Background. Oxidative stress is a recognized pathogenic mechanism in chronic obstructive pulmonary disease (COPD). Expression of the NAD+-dependent deacetylase Sirtuin 1 (SIRT1), an antiaging molecule with a key role in oxidative stress response, has been described as decreased in the lung of COPD patients. No studies so far investigated whether systemic SIRT1 activity was associated to decreased lung function in this disease. Methods. We measured SIRT1 protein expression and activity in peripheral blood mononuclear cells (PBMCs) and total oxidative status (TOS), total antioxidant capacity (TEAC), and oxidative stress index (TOS/TEAC) in the plasma of 25 COPD patients, 20 healthy nonsmokers (HnS), and 20 healthy smokers (HS). Results. The activity of SIRT1 was significantly lower in COPD patients compared to both control groups while protein expression decreased progressively (HnS > HS > COPD). TOS levels were significantly lower in HnS than in smoke-associated subjects (COPD and HS), while TEAC levels were progressively lower according (HnS > HS > COPD). In COPD patients, SIRT1 activity, but not protein levels, correlated significantly with both lung function parameters (FEV1/FVC and FEV1) and TEAC. Conclusions. These findings suggest loss of SIRT1-driven antioxidant activity as relevant in COPD pathogenesis and identify SIRT1 activity as a potential convenient biomarker for identification of mild/moderate, stable COPD.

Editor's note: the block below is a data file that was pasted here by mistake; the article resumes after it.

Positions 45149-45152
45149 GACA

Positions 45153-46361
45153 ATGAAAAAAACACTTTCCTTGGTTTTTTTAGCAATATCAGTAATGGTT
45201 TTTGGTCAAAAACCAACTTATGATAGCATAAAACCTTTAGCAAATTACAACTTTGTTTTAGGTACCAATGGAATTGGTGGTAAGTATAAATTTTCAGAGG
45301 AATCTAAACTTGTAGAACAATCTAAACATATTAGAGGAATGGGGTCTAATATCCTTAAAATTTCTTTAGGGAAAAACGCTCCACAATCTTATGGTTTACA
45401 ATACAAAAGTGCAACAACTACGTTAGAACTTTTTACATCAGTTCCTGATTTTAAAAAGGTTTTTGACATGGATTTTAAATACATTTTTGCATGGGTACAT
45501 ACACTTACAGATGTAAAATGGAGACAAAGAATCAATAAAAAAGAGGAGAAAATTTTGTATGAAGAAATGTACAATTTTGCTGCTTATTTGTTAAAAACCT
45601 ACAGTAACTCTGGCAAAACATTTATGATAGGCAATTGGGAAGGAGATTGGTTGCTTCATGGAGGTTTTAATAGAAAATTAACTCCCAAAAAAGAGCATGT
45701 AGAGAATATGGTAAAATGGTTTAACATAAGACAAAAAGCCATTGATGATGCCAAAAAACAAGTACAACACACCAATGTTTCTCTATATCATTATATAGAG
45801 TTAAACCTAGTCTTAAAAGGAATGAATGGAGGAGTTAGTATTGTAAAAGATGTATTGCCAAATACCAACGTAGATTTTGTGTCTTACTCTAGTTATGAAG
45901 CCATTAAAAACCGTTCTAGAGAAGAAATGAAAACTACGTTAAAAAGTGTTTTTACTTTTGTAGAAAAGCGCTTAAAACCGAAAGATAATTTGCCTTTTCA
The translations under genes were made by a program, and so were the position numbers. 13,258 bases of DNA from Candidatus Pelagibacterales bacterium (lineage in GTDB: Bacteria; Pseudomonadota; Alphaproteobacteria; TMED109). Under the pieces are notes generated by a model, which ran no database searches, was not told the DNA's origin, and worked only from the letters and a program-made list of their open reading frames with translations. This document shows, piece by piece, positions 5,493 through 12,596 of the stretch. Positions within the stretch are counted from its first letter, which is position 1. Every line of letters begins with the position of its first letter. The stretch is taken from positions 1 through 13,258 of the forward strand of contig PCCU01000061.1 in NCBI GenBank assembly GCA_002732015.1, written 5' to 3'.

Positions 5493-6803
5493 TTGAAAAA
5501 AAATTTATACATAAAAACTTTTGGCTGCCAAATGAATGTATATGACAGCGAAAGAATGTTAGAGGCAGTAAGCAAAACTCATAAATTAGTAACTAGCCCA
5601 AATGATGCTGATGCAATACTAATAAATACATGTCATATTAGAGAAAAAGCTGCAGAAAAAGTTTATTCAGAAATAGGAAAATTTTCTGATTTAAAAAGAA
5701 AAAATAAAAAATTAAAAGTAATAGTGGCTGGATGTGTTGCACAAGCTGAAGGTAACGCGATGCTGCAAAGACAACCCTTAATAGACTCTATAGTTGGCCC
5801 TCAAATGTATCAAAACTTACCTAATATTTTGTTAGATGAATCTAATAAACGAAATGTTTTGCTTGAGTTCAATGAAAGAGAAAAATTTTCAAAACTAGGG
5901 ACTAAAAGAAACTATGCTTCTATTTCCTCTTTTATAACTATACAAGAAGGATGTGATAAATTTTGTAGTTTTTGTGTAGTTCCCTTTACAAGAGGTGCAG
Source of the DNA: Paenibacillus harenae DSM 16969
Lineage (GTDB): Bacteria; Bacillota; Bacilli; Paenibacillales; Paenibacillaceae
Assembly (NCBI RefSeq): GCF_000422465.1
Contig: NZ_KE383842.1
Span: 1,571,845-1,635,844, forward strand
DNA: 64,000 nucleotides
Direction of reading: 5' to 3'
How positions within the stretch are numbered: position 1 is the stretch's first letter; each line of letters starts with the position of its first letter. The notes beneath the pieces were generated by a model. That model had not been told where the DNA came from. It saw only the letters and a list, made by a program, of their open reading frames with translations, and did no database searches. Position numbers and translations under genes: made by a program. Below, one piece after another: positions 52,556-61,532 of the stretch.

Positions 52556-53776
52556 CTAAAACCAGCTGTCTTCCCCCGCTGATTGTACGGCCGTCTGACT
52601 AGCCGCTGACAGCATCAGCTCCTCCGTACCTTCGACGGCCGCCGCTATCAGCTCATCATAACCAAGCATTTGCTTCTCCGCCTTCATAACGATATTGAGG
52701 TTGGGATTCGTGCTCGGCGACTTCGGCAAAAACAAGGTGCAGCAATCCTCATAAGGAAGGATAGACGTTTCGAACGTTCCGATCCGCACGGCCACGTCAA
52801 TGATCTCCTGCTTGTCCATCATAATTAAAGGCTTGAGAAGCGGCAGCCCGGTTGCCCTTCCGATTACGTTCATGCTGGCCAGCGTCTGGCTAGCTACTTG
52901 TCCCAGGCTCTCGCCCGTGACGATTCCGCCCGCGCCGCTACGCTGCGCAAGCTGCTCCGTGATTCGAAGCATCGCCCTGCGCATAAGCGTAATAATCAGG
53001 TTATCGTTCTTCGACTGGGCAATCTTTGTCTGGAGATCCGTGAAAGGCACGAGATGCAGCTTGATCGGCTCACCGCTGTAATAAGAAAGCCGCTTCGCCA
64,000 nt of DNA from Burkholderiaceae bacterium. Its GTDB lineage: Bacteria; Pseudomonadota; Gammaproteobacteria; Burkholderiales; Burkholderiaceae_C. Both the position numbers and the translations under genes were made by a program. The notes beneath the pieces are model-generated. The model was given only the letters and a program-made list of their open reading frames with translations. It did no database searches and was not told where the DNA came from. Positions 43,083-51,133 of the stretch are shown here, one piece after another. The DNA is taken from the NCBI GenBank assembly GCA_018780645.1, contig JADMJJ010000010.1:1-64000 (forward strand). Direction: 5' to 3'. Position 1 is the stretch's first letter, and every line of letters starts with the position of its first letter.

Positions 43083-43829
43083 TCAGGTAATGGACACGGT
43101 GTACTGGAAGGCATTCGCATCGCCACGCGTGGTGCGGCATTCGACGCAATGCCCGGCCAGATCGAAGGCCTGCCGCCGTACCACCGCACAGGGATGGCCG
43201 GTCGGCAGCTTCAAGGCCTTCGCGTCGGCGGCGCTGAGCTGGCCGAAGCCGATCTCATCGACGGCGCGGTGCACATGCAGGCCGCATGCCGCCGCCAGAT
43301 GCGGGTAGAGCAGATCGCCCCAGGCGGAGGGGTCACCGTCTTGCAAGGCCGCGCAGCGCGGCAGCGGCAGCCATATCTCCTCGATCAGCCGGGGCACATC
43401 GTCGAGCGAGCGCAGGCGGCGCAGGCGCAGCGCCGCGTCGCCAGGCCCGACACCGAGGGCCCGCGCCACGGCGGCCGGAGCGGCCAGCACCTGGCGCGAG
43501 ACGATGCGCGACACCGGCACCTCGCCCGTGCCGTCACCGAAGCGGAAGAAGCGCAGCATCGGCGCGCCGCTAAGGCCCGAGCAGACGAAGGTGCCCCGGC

|Digital Object Identifier (DOI):||10.1155/2018/9391261|
|Codice identificativo ISI:||WOS:000432784200001|
|Codice identificativo Scopus:||2-s2.0-85049042574|
|Titolo:||SIRT1 activity in peripheral blood mononuclear cells correlates with altered lung function in patients with chronic obstructive pulmonary disease|
|Appare nelle tipologie:||1.1 Articolo in rivista|